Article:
Why Did Jesus Die?

The Last Supper and the Sacred Passion of Christ.

For centuries theologians and scholars have debated questions like, “Why did Jesus die?” and “How does Christ’s sacrifice save us?” Does Christ take on our own punishments in order to satisfy the justice of God? Or does Christ die in order to break the power of the devil over humankind? Or is Christ’s Sacred Passion simply the expression of God’s infinite Love that seeks to save that which was lost?

These various theories of the Redemption have been perceived as competing explanations of the Redemption. I would like to suggest, however, that they are not necessarily mutually exclusive. Perhaps we can find an overarching theory that would incorporate the results of each of the other theories, and offer us a more comprehensive understanding of the Redemption.

One such overarching theory has been inspired by the idea of the underlying unity of the Last Supper and the Sacred Passion of Christ. Let’s call it the Theory of Unity. St Faustina, for one, seems to have had some insight into this aspect of the Redemption. I will consider her account of this and what might be the implications of a Theory of Unity.

Saint Faustina Kowalska, who started writing her Diary in the 1930s after the Lord Jesus had initiated her into the depths of His Divine Mercy, gives us an interesting perspective on this question. She wrote that Jesus’ Sacred Passion is the “external ceremony” of what He had already given in the Eucharist: His Body, Blood, Soul and Divinity. It is worth quoting this passage in full:

“+Holy Hour. –Thursday. During this hour of prayer, Jesus allowed me to enter the Cenacle, and I was a witness to what happened there. However, I was most deeply moved when, before the Consecration, Jesus raised His eyes to heaven and entered into a mysterious conversation with His Father. It is only in eternity that we shall really understand that moment. His eyes were like two flames; His face was radiant, white as snow; His whole personage full of majesty, His soul full of longing. At the moment of Consecration, love rested satiated–the sacrifice fully consummated. Now only the external ceremony of death will be carried out–external destruction; the essence [of it] is in the Cenacle. Never in my whole life had I understood this mystery so profoundly as during that hour of adoration. Oh, how ardently I desire that the whole world would come to know this unfathomable mystery!” (Diary 684)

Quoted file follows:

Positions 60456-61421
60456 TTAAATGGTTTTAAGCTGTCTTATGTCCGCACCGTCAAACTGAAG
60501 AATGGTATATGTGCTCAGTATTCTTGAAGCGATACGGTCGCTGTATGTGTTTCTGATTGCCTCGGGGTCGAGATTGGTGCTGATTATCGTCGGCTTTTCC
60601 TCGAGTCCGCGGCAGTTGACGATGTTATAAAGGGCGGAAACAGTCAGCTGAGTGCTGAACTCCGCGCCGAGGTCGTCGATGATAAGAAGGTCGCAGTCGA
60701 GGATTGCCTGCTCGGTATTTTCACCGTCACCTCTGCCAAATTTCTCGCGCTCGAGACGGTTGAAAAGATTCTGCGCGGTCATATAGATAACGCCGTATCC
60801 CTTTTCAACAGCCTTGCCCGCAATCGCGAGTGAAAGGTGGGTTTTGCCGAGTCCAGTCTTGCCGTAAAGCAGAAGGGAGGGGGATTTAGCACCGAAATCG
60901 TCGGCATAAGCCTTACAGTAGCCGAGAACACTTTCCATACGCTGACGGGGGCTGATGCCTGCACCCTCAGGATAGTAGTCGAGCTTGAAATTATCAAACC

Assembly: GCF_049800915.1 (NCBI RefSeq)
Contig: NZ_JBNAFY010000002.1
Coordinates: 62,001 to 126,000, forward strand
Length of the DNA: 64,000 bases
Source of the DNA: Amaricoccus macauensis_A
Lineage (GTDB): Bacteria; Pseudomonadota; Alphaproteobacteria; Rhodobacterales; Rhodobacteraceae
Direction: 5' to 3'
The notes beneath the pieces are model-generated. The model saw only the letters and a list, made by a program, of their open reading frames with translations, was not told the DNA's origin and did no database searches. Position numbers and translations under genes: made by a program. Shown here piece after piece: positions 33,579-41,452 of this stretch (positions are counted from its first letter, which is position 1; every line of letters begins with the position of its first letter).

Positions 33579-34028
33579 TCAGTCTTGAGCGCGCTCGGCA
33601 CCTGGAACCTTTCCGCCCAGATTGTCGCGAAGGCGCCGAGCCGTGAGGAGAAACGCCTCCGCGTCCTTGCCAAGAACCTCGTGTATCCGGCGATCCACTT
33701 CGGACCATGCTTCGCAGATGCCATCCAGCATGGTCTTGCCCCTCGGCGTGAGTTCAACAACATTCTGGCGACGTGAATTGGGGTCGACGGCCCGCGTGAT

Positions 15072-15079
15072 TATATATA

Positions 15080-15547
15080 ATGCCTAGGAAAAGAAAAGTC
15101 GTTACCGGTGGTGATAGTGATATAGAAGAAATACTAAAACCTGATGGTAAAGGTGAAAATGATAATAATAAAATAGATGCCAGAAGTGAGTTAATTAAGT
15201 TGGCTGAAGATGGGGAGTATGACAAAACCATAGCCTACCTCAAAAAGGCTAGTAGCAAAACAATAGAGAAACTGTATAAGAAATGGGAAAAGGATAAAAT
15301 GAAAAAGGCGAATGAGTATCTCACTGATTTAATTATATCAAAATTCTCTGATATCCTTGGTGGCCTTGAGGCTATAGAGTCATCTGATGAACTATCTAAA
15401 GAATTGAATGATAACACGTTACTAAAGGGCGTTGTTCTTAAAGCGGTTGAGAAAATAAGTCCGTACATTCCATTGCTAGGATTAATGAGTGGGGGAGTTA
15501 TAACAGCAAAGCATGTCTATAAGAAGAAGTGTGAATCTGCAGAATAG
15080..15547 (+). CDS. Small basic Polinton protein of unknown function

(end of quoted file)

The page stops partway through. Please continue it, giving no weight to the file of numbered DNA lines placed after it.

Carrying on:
At the Last Supper Jesus, as God-made-Man, communes with His Father and invites His disciples to enter into the same communion. Jesus offers Himself to the Father, enters into mysterious communion with His Father, and then offers this same Holy Communion of Himself to the disciples in the Blessed Eucharist. This is the essence of our Redemption which Jesus accomplishes: giving Himself in Holy Communion, completely offering Himself as Nourishment, the Bread of Life (see John 6:35). The sacrifice is “fully consummated”.